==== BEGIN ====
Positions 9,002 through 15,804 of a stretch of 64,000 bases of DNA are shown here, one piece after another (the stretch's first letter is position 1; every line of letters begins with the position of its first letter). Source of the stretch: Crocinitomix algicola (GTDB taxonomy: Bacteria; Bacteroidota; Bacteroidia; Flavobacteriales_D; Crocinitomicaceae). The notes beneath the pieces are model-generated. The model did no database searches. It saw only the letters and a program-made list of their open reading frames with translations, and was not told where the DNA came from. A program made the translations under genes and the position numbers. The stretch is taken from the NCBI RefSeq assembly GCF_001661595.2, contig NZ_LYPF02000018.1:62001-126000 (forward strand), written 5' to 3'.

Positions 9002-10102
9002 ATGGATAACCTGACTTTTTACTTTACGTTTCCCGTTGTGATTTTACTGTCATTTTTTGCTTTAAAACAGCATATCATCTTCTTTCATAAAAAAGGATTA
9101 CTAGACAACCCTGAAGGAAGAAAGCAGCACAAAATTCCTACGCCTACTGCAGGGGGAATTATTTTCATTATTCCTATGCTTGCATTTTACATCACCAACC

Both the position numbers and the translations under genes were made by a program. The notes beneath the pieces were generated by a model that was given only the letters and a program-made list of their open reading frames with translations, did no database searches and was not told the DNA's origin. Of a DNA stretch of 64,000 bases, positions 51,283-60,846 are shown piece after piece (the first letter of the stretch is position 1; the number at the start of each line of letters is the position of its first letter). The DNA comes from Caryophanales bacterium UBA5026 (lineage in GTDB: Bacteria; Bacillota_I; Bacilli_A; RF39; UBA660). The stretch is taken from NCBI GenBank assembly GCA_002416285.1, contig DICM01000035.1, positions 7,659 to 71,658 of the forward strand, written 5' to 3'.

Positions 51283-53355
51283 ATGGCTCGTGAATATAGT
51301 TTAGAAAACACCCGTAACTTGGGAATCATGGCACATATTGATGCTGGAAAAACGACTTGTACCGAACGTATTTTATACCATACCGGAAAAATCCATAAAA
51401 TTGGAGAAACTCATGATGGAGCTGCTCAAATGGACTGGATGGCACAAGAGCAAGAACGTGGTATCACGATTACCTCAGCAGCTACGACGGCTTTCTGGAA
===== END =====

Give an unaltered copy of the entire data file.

Positions 9,002 through 15,804 of a stretch of 64,000 bases of DNA are shown here, one piece after another (the stretch's first letter is position 1; every line of letters begins with the position of its first letter). Source of the stretch: Crocinitomix algicola (GTDB taxonomy: Bacteria; Bacteroidota; Bacteroidia; Flavobacteriales_D; Crocinitomicaceae). The notes beneath the pieces are model-generated. The model did no database searches. It saw only the letters and a program-made list of their open reading frames with translations, and was not told where the DNA came from. A program made the translations under genes and the position numbers. The stretch is taken from the NCBI RefSeq assembly GCF_001661595.2, contig NZ_LYPF02000018.1:62001-126000 (forward strand), written 5' to 3'.

Positions 9002-10102
9002 ATGGATAACCTGACTTTTTACTTTACGTTTCCCGTTGTGATTTTACTGTCATTTTTTGCTTTAAAACAGCATATCATCTTCTTTCATAAAAAAGGATTA
9101 CTAGACAACCCTGAAGGAAGAAAGCAGCACAAAATTCCTACGCCTACTGCAGGGGGAATTATTTTCATTATTCCTATGCTTGCATTTTACATCACCAACC

Both the position numbers and the translations under genes were made by a program. The notes beneath the pieces were generated by a model that was given only the letters and a program-made list of their open reading frames with translations, did no database searches and was not told the DNA's origin. Of a DNA stretch of 64,000 bases, positions 51,283-60,846 are shown piece after piece (the first letter of the stretch is position 1; the number at the start of each line of letters is the position of its first letter). The DNA comes from Caryophanales bacterium UBA5026 (lineage in GTDB: Bacteria; Bacillota_I; Bacilli_A; RF39; UBA660). The stretch is taken from NCBI GenBank assembly GCA_002416285.1, contig DICM01000035.1, positions 7,659 to 71,658 of the forward strand, written 5' to 3'.

Positions 51283-53355
51283 ATGGCTCGTGAATATAGT
51301 TTAGAAAACACCCGTAACTTGGGAATCATGGCACATATTGATGCTGGAAAAACGACTTGTACCGAACGTATTTTATACCATACCGGAAAAATCCATAAAA
51401 TTGGAGAAACTCATGATGGAGCTGCTCAAATGGACTGGATGGCACAAGAGCAAGAACGTGGTATCACGATTACCTCAGCAGCTACGACGGCTTTCTGGAA